- The Washington Times - Tuesday, July 11, 2006

2:53 p.m.

The federal deficit is projected to be $296 billion this year, President Bush announced today — $127 billion less than predicted just six months ago and putting the administration a year ahead on its pledge to cut the deficit in half by 2009.

“This economy’s growing, federal taxes are rising, and we’re cutting the federal deficit faster than we expected,” Mr. Bush said, turning the announcement into a victory lap for his tax-cutting policies during his first administration.

However, Mr. Bush said tackling the deficit in the long run will require action on Social Security, and he challenged Congress to stop playing politics on the issue and instead to have a “sense of obligation” to fix it.

“The time of playing politics with Social Security and Medicare and Medicaid is over,” he said. “We need to fix this for younger generations of Americans to come.”

That drew a loud, sustained applause from administration officials and Republican members of Congress in the room.

The second-loudest applause came when Mr. Bush announced the deficit figure of $296 billion for fiscal 2006, which ends Sept. 30.

The deficit still would be the fourth-largest in dollar terms in the nation’s history, though it puts the president ahead of schedule to cut the deficit in half by 2009, compared with where it was in 2004 when he made the vow.

At that time, the deficit was projected to reach $521 billion, or 4.5 percent of the gross domestic product. Cutting that in half would mean an annual deficit of about $260 billion, or about 2.2 percent of GDP.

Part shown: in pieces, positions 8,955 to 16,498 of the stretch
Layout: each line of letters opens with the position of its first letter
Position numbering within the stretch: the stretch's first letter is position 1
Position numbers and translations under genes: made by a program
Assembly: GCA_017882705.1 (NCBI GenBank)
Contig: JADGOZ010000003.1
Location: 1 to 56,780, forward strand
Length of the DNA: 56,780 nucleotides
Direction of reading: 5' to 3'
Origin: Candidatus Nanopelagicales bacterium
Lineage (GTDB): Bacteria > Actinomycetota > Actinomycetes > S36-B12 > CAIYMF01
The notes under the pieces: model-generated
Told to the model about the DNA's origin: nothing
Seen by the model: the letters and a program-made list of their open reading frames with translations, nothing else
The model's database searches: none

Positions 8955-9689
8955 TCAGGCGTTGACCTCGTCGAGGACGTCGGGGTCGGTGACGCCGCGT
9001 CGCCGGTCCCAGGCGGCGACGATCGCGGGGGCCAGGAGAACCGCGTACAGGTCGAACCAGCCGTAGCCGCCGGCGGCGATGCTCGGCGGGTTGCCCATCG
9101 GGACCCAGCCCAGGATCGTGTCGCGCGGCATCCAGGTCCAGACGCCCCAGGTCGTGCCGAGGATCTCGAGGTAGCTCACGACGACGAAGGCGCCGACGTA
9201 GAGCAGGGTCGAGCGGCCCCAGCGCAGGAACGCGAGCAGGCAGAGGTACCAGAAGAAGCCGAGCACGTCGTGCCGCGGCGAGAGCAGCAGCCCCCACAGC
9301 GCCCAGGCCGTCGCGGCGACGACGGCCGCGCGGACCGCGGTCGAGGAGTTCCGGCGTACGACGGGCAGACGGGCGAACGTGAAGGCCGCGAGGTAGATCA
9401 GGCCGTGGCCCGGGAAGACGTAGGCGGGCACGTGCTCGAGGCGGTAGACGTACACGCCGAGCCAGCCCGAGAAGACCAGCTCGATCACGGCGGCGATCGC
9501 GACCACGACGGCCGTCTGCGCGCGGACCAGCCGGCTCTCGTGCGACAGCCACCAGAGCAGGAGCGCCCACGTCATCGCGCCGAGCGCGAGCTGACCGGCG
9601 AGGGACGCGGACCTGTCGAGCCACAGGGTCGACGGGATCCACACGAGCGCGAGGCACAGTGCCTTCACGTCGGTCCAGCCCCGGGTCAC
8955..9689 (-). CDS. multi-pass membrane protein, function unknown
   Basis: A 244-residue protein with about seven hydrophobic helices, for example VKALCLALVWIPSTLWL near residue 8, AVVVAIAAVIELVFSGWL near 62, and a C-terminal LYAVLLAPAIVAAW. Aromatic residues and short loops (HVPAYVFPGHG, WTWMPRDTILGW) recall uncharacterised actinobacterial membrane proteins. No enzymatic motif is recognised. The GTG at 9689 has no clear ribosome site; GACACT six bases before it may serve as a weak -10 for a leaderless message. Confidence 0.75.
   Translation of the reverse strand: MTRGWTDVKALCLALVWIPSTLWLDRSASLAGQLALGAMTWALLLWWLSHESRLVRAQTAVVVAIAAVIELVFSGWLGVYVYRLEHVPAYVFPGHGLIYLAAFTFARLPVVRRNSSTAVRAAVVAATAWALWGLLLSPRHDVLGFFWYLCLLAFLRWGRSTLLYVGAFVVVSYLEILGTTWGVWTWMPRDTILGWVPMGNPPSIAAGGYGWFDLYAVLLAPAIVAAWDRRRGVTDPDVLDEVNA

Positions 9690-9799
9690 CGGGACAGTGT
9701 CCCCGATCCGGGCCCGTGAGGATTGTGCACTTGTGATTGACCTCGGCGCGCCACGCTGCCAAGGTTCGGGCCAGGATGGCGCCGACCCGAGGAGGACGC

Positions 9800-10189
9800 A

Some Republican lawmakers joined Mr. Bush for his announcement, including Sen. Ted Stevens, Alaska Republican and a senior member of the Senate Appropriations Committee, and Rep. Mike Pence, Indiana Republican and budget hawk chairman of the Republican Study Committee. No Democrats were present.

“Todays news is not cause for complacency, much less celebration. We are not on a glide path to a balanced budget,” said Rep. John Spratt of South Carolina, the top Democrat on the House Budget Committee.

While he called the lower deficit figure “welcome,” he said it is still $600 billion below the amount projected for 2006 when Mr. Bush took office in 2001.

In addition to the deficit, which is the yearly shortfall, Mr. Spratt said Mr. Bush also has presided over a $3 trillion increase in the national debt, which is the accumulated amount owed by the federal government.

Ninety percent of the $127 billion reduction is due to increased revenues from economic growth, while just $12 billion, or about 10 percent, is due to lower-than-expected spending.

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